Orbital ‎– The Altogether

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FFRR ‎– 40678 2
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CD, Album
CD, Compilation
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Tracklist Hide Credits

The Altogether
1-01 Tension 5:53
1-02 Funny Break (One Is Enough)
Lyrics By [Lyrics Written By] – Andrew BramleySaxophone [Sax] – Michael Smith*Trumpet – Dominic GloverVocals, Lyrics By [Lyrics Written By] – Naomi BedfordWritten-By – A Bramley*, N Bedford*
4:55
1-03 Oi! 5:04
1-04 Pay Per View
Bass Guitar – Andy James
5:11
1-05 Tootled 4:51
1-06 Last Thing 5:12
1-07 Doctor?
Written-By – Ron Grainer
5:30
1-08 Shadows 5:48
1-09 Waving Not Drowning
Vocals – Kirsty Hawkshaw
4:31
1-10 Illuminate
Backing Vocals – CluneVocals, Written-By, Lyrics By [Written And Performed By] – David Gray
5:27
1-11 Meltdown 10:18
The Remixes, Unreleased Tracks & B-Sides
2-01 Bigpipe Style 5:16
2-02 Monorail 6:18
2-03 Much Ado About Nothing Left
Vocals [Uncredited] – Alison Goldfrapp
5:13
2-04 An Fhomhair
Vocals [Uncredited] – Pooka
6:59
2-05 Doctor Look Out 5:13
2-06 Beelzebeat 8:26
2-07 Nothing Left Out
Vocals [Uncredited] – Alison Goldfrapp
6:04
2-08 Old Style 5:55
2-09 Funny Break (Weekend Ravers Mix)
Vocals [Uncredited] – Naomi Bedford
8:28
2-10 Mock Tudor 7:38
2-11 New Style 4:56

Companies, etc.

Credits

Notes

Recorded and mixed at The Strongroom. Cut and mastered at The Soundmasters.

Tension contains samples from 'The Crusher' and 'Surfin Bird' by The Bananamen, licensed from Ace Records, Ltd. Funny Break (One Is Enough) breakbeat taken from 'Breaks! Ask Asken Volume 1'. Oi! contains samples from Ian Dury 'Hit Me With Your Rhythm Stick' and 'Reasons To Be Cheerful (Part 3)' courtesy of Templehill Music Ltd, by arrangement with Warner Chappell Music Ltd. and Beaver & Krause 'Walkin' appears courtesy of Warner Brothers. Licenced from Warner Special Products. Pay Per View features a sample of Terence Stamp from 'Poor Cow' courtesy of Canalplus and Terence Stamp. Tootled contains a sample of 'Sober' performed by Tool. Tool appear courtesy of Volcano Records and a sample of 'How Does It Feel' by Crass. Tom Baker appears on Shadows courtesy of BBC Archive. Thanks to Tom Baker.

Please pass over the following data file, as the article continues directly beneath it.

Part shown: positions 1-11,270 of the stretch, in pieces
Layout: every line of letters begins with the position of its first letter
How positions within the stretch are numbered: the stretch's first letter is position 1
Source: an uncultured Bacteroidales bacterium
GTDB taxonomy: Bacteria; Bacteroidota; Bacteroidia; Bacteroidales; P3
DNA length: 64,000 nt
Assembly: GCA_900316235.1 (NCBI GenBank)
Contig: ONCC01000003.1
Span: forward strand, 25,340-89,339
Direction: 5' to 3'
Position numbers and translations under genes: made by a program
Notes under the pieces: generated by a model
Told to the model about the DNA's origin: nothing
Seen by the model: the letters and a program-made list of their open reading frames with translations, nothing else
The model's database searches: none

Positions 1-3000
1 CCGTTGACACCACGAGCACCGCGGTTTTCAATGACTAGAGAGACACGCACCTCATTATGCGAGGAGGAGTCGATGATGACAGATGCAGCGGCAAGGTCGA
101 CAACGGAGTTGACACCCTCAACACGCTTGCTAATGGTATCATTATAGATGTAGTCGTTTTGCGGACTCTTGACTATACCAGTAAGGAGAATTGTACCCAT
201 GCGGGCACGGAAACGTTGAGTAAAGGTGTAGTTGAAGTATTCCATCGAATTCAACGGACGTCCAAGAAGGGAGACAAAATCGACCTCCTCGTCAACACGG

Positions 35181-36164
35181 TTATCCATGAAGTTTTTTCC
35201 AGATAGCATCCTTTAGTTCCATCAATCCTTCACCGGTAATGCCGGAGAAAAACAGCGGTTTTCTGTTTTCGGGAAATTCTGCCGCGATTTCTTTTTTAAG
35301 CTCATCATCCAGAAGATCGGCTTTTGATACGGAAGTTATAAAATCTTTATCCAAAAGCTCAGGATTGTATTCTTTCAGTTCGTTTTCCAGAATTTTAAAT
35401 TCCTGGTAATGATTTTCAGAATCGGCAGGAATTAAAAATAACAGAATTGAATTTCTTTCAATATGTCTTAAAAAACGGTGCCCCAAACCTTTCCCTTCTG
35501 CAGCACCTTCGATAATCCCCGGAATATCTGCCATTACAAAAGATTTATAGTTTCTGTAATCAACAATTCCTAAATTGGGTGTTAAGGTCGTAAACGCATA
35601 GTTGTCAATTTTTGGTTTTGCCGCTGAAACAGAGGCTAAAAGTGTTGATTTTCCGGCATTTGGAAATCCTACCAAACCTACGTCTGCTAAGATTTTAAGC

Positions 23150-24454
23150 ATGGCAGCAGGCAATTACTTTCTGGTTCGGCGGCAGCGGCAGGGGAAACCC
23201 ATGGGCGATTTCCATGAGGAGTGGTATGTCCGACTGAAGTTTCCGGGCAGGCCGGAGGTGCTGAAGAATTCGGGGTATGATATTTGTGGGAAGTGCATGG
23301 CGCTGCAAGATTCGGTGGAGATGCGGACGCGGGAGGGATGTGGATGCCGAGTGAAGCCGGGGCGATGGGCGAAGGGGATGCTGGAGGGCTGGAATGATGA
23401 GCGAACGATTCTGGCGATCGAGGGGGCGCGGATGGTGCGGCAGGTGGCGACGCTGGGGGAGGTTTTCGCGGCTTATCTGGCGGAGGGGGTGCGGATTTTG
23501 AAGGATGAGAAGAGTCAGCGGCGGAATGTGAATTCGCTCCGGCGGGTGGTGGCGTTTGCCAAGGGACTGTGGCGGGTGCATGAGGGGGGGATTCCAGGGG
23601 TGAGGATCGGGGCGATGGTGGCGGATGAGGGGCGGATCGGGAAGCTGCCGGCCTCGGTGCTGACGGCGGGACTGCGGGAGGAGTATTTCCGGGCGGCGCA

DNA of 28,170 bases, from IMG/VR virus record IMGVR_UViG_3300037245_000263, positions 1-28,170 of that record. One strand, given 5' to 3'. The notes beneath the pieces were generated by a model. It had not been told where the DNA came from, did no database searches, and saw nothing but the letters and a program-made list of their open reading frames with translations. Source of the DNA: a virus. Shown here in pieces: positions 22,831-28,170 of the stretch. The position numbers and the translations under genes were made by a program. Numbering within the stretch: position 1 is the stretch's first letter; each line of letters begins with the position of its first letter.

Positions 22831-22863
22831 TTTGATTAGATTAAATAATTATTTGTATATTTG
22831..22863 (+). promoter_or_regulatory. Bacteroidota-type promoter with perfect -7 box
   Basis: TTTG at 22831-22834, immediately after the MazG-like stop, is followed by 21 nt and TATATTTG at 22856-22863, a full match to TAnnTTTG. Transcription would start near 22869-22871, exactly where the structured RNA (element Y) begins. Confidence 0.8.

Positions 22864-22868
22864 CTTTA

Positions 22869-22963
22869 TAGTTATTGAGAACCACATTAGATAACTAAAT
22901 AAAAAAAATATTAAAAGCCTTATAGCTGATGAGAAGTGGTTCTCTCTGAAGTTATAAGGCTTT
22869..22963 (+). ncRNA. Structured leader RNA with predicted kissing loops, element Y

[P] & [C] 2001 FFRR. The copyright in this sound recording is owned by London Records 90 Ltd.
℗ & © 2001 FFRR (Disc).

Manufactured and distributed by London-Sire Records Inc. Warner Music Group, an AOL Time Warner Music Group. Printed in the USA.

Barcode and Other Identifiers

  • Barcode: 809274067821
  • Matrix / Runout (CD1): wea mfg. OLYPHANT Y16424 2 31167-2 02 M1S1
  • Matrix / Runout (CD2): wea mfg. Y17051 2 40678-2.2 01 M1S2
  • Mastering SID Code (CD1): IFPI l903
  • Mastering SID Code (CD2): none
  • Mould SID Code (CD1): IFPI 2U2P
  • Mould SID Code (CD2): IFPI 2U2M

Other Versions (5 of 26) View All

Cat# Artist Title (Format) Label Cat# Country Year